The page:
No shying away from the big one


The gluey pitch at the Radnice Stadium hinders his gallop yet when he receives the ball the gloomy little practice ground comes alive with shouts.

"Duffer. Duffer. Duffer. Go yourself Duffer."

He watched these guys on television a million times. Now they don't want him to pass it they want him to scorch and sizzle and do what he can do.

So he rolls the ball in front of Jeff Kenna's feet. A little ritual like trailing a lamb chop past a hungry wolf. Duffer wears one of the green bibs which identify those who will play tonight. Kenna is in an orange bib. Must try harder. Hungry.

And Kenna watches. Follows his opponents bluffing dances with ferocious concentration, adjusting his stance with every twitch of Duffer's foot. And then with the blurry shuffle of a three-card trickster Duffer makes the ball vanish and next Niall Quinn is rising, angular and knowing. Do the easy bit Quinny. The green bibs throw their arms in the air.

Afterwards they wash the mud from their boots under a gushing tap which runs into a concrete trough. The senior pro's slap his back and gee him up. Well done Duffer.

The blond head never rises.

An hour later Damian Duff scuffs his feet as he walks through the lobby of the Hyatt Hotel towards the press room. If he were led in by the ear his reluctance couldn't be more marked. He slouches shyly towards the podium and sits blinking. His face is contorted with embarrassment, his body language plainly expressing his abhorrence at this ordeal.

On and off the field he contrives to make himself smaller than he actually is. He is bigger than fellow midfielders Kinsella and McLoughlin and only a fraction shorter than Roy Keane yet people fret for him when the ball is at his feet.

He deflects attention by reflex, his shoulder always turning away. In the past year though he has crossed threshold after threshold. His upper body has filled out a little bit and the world under-20 championships in Malaysia seem a long way away. No more next big thing. Just responsibility and the Premiership slog.

His four international appearances to date have provided only fleeting glimpses of his ability. He needs a good night in Belgrade tonight. Needs it badly.

"This game is probably the biggest I've played. I'm looking forward to it. I'm playing with some great players. Hopefully the lads will look after me."

Looking after him involves, as Alan McLoughlin who will play nearest to him tonight concedes, getting him the right type of ball.

"Where Damien plays it's important for him to get the right service. If he doesn't get the ball in the right areas he'll struggle, he won't hurt people. We have to get the ball to him and let him do his business."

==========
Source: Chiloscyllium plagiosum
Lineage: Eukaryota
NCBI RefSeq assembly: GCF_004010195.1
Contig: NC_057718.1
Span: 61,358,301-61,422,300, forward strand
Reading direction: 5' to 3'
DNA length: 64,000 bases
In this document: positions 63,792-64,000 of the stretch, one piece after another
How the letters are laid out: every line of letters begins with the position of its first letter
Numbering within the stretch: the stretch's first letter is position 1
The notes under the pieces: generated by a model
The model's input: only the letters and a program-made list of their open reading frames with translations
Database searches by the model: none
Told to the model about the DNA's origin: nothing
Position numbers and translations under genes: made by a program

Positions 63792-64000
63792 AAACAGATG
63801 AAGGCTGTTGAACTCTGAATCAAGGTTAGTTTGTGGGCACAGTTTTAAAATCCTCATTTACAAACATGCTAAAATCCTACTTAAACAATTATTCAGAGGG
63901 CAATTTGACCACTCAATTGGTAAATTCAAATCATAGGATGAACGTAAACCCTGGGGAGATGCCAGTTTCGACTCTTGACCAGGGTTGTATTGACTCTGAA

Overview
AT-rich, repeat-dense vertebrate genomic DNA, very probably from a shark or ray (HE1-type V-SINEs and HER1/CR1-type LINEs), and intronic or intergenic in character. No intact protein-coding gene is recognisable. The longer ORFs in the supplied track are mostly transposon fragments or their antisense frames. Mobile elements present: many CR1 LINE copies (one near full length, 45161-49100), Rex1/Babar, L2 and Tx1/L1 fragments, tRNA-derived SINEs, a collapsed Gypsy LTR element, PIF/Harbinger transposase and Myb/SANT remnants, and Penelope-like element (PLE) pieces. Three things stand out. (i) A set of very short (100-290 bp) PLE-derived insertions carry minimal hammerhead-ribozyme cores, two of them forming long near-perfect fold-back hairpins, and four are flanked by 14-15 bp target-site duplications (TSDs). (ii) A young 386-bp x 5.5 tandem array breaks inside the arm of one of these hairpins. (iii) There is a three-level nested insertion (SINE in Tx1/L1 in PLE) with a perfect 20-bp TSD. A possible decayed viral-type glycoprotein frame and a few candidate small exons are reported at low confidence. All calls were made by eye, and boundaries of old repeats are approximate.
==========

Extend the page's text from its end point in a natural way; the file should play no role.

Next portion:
Duff's eyes are hooded and a little suspicious as he considers the suggestion. For a kid whose manager once described him as the best since George Best he has had a lot to carry on his sloping shoulders. His appearance tonight is something of a watershed. On a left side where Ireland look weak he could become a scapegoat for the evening. Or he could blossom.

His inclusion is a risk, not because he lacks the talent, quite the reverse, but because at this stage of his development he needs a few evenings where he can gambol and acquire the confidence that suits a winger's game. Tonight is structured as slog and toil and discipline. He may emerge bruised, but he leaves the trenches for battle with a youngster's gallantry.

"My confidence is fine at the moment. I got taken off against Croatia but I talked to Mick McCarthy afterwards and told him what I thought was wrong. I'm playing well at club level, but you don't get noticed as much when the results aren't going your way. We haven't done so well at Blackburn this year. My confidence is as good as it has been though."

After his bright start to Premiership life, which included a goal against Sheffield Wednesday which was a candidate for goal of the season last year, Duff has settled now into a struggling Blackburn side, raiding down one wing while Damian Johnson plies the other. A team adjusting to the cramped life of the Premiership basement is no place for expressive wispy wingers. "Yeah. I've got used to that this season at Blackburn, we haven't really done that well but Roy Hodgson has been working on the defensive part of my game. That should be useful against Yugoslavia. I'm looking forward to it."

He shifts his shoulders, set to go again. Rolls his eyes towards Tony the Minder. Nineteen years old, about to play the biggest game of his career and still too shy to talk about it.

"I'll have a few butterflies," he says finally. "It is a huge game. Confident enough to go in and get a result tomorrow. I think I've shown confidence. I've known what I am capable off. I know I'm good enough."

And off he goes leaving nothing behind but the memory of his training pitch shimmy. As he'd want it.